It’s nice to see that some company posted record breaking profits for 2008.
But that was then…and now is now. Looking at THEN:
Exxon Mobil Corp. on Friday reported a profit of $45.2 billion for 2008, breaking its own record for a U.S. company, even as its fourth-quarter earnings fell 33 percent from a year ago.
The previous record for annual profit was $40.6 billion, which the world’s largest publicly traded oil company set in 2007.
The extraordinary full-year profit wasn’t a surprise given crude’s triple-digit price for much of 2008, peaking near an unheard of $150 a barrel in July. Since then, however, prices have fallen roughly 70 percent amid a deepening global economic crisis.
In the fourth quarter alone crude tumbled 60 percent, prompting spending and job cuts in an industry that was reporting robust, often record, profits as recently as last summer.
With piles of cash and diversified operations, the majors like Exxon Mobil have fared better than many smaller oil and gas companies, but Friday’s results show no one is completely insulated from the ongoing malaise.
The reason: income for Exxon slid to $7.8 billion, or $1.55 a share during Oct-Dec. But it is on the rise again. Looking at NOW:
Exxon Mobil, the world’s largest publicly traded oil company, said Friday that its fourth-quarter income fell 33 percent as oil prices declined.
But in a year where oil rose to a record before having its steepest-ever collapse, Exxon still managed to set a record as the most-profitable American corporation. The company earned $45.2 billion in 2008, up from $40.6 billion in 2007.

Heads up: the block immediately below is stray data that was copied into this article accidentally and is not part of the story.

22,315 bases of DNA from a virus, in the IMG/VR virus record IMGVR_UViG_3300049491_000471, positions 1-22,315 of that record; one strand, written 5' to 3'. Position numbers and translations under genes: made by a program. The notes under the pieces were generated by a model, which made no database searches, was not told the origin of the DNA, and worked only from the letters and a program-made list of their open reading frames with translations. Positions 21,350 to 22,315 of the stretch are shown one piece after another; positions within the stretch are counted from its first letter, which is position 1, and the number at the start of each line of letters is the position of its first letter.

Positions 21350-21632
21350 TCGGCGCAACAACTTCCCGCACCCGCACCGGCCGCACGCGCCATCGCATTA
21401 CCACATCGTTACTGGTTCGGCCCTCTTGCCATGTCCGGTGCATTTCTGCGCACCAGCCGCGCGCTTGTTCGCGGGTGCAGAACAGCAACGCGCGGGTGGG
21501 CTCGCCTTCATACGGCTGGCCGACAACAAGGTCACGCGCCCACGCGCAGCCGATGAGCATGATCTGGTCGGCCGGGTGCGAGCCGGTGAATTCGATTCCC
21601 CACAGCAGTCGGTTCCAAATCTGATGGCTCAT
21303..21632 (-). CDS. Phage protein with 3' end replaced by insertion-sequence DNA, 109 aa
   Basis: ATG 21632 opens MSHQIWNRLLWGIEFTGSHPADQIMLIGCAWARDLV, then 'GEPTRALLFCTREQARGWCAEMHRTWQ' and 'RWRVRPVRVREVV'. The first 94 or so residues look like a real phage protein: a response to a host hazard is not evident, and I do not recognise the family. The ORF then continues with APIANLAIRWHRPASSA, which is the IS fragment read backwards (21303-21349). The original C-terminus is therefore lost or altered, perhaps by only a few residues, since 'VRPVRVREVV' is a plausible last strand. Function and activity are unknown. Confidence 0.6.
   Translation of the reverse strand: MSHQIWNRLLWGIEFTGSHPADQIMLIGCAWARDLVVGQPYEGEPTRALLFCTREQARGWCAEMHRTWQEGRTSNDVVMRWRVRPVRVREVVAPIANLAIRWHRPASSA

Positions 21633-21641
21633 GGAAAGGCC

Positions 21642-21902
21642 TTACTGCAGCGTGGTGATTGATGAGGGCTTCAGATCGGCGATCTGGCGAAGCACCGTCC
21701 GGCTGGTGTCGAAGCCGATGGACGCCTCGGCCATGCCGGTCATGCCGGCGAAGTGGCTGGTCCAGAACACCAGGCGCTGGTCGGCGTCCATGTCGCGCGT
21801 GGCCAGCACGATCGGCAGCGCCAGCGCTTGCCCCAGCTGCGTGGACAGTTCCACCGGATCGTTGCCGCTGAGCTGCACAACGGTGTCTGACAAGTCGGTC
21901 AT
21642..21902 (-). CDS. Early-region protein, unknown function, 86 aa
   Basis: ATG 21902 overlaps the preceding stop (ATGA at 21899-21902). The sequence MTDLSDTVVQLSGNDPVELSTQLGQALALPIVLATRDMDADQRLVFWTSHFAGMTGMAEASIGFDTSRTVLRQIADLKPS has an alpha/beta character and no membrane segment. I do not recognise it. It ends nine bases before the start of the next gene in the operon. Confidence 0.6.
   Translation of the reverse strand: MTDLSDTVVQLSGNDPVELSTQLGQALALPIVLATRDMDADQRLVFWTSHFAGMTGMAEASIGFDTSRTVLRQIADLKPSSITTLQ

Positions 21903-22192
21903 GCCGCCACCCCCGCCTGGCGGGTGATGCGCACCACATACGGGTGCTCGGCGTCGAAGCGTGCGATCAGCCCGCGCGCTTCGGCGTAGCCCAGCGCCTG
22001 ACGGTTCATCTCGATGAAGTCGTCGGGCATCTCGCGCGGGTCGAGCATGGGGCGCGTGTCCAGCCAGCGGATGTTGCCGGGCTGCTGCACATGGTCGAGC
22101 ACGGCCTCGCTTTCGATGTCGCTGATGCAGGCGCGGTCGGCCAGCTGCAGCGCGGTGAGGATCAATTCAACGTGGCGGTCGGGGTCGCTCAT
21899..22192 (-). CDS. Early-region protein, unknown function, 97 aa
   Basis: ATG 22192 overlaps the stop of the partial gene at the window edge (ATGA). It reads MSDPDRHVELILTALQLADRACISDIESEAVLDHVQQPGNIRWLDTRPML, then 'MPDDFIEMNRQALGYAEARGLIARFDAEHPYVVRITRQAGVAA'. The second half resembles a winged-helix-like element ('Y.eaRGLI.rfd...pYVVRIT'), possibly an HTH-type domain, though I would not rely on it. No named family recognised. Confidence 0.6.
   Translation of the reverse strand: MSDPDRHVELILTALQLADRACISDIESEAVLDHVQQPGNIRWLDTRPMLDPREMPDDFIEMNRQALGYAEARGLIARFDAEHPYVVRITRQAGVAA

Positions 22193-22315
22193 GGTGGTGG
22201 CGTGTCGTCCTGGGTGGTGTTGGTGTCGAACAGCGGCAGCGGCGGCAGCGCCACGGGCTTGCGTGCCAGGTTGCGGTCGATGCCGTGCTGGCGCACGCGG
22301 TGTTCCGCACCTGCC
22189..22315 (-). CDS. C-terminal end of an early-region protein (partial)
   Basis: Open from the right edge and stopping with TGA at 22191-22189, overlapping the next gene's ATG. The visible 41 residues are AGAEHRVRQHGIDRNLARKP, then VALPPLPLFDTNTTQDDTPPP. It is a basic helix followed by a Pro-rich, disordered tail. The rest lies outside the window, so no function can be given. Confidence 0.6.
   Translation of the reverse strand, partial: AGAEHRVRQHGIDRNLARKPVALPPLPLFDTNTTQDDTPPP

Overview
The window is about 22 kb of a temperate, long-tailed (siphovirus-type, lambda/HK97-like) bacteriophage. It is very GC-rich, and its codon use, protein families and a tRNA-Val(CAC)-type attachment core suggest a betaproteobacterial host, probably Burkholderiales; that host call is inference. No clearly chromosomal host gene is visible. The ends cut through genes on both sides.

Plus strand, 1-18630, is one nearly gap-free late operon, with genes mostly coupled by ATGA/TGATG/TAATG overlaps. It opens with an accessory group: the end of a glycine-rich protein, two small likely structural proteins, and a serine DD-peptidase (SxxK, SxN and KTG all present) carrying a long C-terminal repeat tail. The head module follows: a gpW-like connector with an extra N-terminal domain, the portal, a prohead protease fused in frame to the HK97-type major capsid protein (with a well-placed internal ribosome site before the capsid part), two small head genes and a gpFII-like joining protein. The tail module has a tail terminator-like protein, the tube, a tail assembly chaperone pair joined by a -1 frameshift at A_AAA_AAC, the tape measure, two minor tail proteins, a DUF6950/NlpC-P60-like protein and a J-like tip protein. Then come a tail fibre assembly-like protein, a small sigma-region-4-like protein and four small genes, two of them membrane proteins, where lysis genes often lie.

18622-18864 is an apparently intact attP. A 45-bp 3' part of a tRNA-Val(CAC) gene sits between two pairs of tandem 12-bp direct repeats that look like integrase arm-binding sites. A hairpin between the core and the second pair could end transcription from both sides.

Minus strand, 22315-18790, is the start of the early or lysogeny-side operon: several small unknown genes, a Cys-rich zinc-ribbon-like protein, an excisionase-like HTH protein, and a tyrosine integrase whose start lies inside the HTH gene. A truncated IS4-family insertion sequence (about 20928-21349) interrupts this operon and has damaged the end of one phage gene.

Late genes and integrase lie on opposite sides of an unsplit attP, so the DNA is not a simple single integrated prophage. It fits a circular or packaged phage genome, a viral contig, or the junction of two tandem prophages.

After riding a tide of swelling earnings in recent years, the once highflying oil sector is beginning to scramble to adjust to a sharp downturn.
Oil prices have dropped more than 70 percent since peaking above $145 a barrel in July. After averaging $100 a barrel in 2008, oil prices are set to decline for the first time this year since 2001.
This Times report says that Exxon took steps to weather the financial storm better than some of its competion.
Some other stories paint more of the picture:
—Chevron Fourth-Quarter Profit Rises, Tops Estimates
—Shell Reports First Loss in a Decade on Oil Plunge
—ConocoPhillips reports $31.8B loss on charges
—Oil Falls on U.S. Supply Gain, Signs That Recession to Deepen
Joe Gandelman is a former fulltime journalist who freelanced in India, Spain, Bangladesh and Cypress writing for publications such as the Christian Science Monitor and Newsweek. He also did radio reports from Madrid for NPR’s All Things Considered. He has worked on two U.S. newspapers and quit the news biz in 1990 to go into entertainment. He also has written for The Week and several online publications, did a column for Cagle Cartoons Syndicate and has appeared on CNN.